A Feminist Tide in Latin America: Megan McDowell on the Argentine Movement of New Genre-bending Horror

A photograph of Megan McDowellMegan McDowell is a leading English-language translator of fiction from Latin America. McDowell has worked with authors such as Samanta Schweblin and Mariana Enríquez, known for the use of bodily, personal, uncanny, and political elements.

Agnethe Brounbjerg Bennedsgaard: The International Booker Prize has in the last decade started sharing prizes between translators and authors alike, as a way to highlight the irreplaceable role of translation. How do you think this reflects the development of recognizing the creative work of translators worldwide?

Megan McDowell: I think it’s done a great deal to support translators and their work, and it also does a lot in terms of promoting literature in translation overall. Sales of translated fiction have gone way up in the UK since 2016, when the Booker changed its rules to be awarded every year for a single work and to be split evenly between author and translator. I know prizes can be controversial and we can always question who makes the list and who doesn’t, but I think they are useful for giving readers a way into the literature of a country or language they may otherwise not be very familiar with. It’s a gateway drug—you read Tomb of Sand because it won the Booker, and then you’re on the lookout for other translations from Hindi because you have a little context, and you’ve had a good experience that you want to repeat.

I certainly didn’t get into translation thinking about prizes, but I do think that getting nominated or winning a prize can be validating for a translator. I remember feeling like I was toiling away in obscurity, and when Samanta and I were nominated for the Booker in 2017 it was shocking, and I realized that there actually were people paying attention. Gaining the respect of your peers is an important part of fulfillment for human beings, and for translators, who often have to fight just to get paid and who have a very precarious job that is often thought of more as a hobby, that kind of respect or recognition can change how you see what you do.

And there are other shifts toward recognizing translators—the National Book Award relaunched their translation category in 2019, and it’s the only one of their categories that doesn’t require applicants to be US citizens. The O. Henry Prize, as well, accepts translations as of 2022, with half of that year’s prizes going to stories in translation. I like to think that this is part of a larger and more general movement toward inclusivity and away from a conception of the US and the English language as the center of the world.

Brounbjerg Bennedsgaard: What do you think of the discussion about publishing houses who don’t put the names of translators on their book covers? I think the fact that you can even have that conversation about the fairness of the translator being on the covers shows a change in the conversation about translated literature.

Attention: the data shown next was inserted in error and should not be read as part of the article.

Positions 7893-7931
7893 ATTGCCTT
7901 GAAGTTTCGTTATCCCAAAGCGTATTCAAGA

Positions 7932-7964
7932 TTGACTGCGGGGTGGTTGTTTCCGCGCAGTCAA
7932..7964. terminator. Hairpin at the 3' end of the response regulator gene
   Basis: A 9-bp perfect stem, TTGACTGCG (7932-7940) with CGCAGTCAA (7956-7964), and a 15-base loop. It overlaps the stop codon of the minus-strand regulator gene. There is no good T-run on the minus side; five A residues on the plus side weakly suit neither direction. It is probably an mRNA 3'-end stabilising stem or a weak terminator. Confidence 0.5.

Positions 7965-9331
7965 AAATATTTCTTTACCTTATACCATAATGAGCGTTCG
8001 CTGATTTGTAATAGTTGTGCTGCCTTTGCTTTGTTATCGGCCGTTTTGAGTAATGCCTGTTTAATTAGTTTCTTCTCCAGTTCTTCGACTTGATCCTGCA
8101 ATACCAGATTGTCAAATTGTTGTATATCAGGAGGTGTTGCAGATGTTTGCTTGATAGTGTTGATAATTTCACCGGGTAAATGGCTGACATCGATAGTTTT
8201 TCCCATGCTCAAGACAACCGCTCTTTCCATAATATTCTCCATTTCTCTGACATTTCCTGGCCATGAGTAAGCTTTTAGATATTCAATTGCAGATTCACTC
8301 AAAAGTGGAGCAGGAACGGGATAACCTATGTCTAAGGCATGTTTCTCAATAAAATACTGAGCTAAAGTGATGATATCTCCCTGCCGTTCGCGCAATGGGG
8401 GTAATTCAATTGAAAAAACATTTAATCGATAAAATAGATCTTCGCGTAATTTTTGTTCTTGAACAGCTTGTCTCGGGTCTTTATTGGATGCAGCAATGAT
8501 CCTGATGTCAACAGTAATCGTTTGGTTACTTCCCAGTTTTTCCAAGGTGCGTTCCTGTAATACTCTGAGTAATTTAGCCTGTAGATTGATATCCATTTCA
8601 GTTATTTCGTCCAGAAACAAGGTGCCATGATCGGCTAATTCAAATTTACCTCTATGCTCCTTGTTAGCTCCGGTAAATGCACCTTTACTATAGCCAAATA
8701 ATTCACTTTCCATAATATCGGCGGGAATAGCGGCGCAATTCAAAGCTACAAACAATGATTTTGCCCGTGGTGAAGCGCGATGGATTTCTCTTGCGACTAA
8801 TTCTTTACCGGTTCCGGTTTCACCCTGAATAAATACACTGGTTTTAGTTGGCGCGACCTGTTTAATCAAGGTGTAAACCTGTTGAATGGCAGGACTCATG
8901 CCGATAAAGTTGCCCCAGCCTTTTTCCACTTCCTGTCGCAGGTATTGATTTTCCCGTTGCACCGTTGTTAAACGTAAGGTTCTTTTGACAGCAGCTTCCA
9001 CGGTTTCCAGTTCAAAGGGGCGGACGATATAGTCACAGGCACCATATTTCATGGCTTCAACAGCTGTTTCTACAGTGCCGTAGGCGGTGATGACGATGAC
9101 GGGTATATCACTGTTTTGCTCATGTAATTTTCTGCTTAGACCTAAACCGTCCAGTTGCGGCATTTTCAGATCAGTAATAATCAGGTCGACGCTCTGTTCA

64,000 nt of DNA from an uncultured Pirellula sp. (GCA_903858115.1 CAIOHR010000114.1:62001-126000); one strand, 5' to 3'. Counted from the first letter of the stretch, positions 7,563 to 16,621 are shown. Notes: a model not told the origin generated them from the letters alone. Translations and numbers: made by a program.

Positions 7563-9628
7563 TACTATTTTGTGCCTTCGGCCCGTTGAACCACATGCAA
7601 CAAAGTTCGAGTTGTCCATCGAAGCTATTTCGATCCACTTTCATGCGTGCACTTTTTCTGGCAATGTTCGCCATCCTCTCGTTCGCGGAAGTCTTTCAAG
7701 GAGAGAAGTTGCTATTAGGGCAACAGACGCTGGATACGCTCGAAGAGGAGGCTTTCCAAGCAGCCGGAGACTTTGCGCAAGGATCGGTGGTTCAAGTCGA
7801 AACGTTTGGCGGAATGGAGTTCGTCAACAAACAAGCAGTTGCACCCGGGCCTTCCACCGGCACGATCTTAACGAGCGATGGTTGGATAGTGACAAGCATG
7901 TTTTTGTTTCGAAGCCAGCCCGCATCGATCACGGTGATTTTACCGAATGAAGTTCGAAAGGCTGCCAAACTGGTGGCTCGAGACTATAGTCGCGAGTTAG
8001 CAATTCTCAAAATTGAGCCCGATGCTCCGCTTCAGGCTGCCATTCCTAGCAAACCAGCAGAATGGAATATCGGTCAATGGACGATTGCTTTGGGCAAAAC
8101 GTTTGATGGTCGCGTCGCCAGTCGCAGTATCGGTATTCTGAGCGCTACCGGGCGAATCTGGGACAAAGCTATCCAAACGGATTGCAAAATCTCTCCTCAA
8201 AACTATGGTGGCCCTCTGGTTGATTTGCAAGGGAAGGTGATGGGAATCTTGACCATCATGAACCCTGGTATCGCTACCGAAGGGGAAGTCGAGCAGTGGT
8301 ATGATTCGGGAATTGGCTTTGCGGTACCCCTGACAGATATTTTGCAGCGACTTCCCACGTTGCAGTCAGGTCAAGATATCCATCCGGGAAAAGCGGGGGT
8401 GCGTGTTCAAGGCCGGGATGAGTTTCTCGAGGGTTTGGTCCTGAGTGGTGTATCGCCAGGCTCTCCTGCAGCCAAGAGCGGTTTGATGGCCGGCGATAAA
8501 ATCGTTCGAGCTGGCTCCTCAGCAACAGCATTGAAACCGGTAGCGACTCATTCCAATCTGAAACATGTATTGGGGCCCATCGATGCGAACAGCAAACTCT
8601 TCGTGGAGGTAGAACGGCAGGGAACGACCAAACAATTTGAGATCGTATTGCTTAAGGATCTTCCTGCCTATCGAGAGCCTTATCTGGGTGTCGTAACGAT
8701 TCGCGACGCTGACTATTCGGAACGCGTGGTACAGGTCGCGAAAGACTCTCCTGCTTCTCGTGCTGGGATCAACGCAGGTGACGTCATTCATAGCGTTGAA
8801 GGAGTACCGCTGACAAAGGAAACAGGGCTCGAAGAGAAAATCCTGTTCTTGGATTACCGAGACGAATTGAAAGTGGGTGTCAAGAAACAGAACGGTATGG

McDowell: I think the #translatorsonthecover movement and the open letter by Jennifer Croft and Mark Haddon has really had an impact, and I’m so grateful to them. Translators have been working toward that symbolic recognition for a long time, but asking the writers to take a stand on the issue was a watershed. Alejandro Zambra, who is a great ally of translation, now includes a clause in his contracts stipulating that his translators’ names be included on the covers of his books in all languages. Not all publishers will accept the clause, but he will fight for it.

In general, I think this is a similar case to that of prizes. In the past, publishers wanted to hide the fact that a book was a translation; they had the idea that people would actively shun translation. But now readers are more engaged in international literature, they see translation as a pro and not a con, or else they see it as neutral, but certainly not a reason to avoid a book. Sometimes they’re even following certain translators and seeking out their work. The overall goal, though, is not just to give prominence to translators’ names and build them up. It’s to encourage people to read more in translation, and the translators-on-the-cover movement has to do with destigmatizing translation for readers—that’s the key.

Brounbjerg Bennedsgaard: Do you think translation is also a form of writing in itself? What are some of your tips for translating, which might also be translated into creative writing in general?

McDowell: I think there are overlapping skill sets for writing, translation, and criticism; there are also some major differences, which may be obvious but are still worth mentioning. As a translator I never have to face the empty page, and the empty page can be terrifying. The translator always starts with something. I do write the occasional thing, and every time I do, I remember why I’m not a writer—having to organize your thoughts can be overwhelming, at least to a brain like mine. Translation is more similar to reading in that sense—no matter how experimental the text, you always have something to follow along with line by line, you are led by the text. I think translators get to focus on the fun part of writing. It’s an active reading in which you get to participate in the text, solve puzzles in order to re-create it—I like to call it “creative reading.”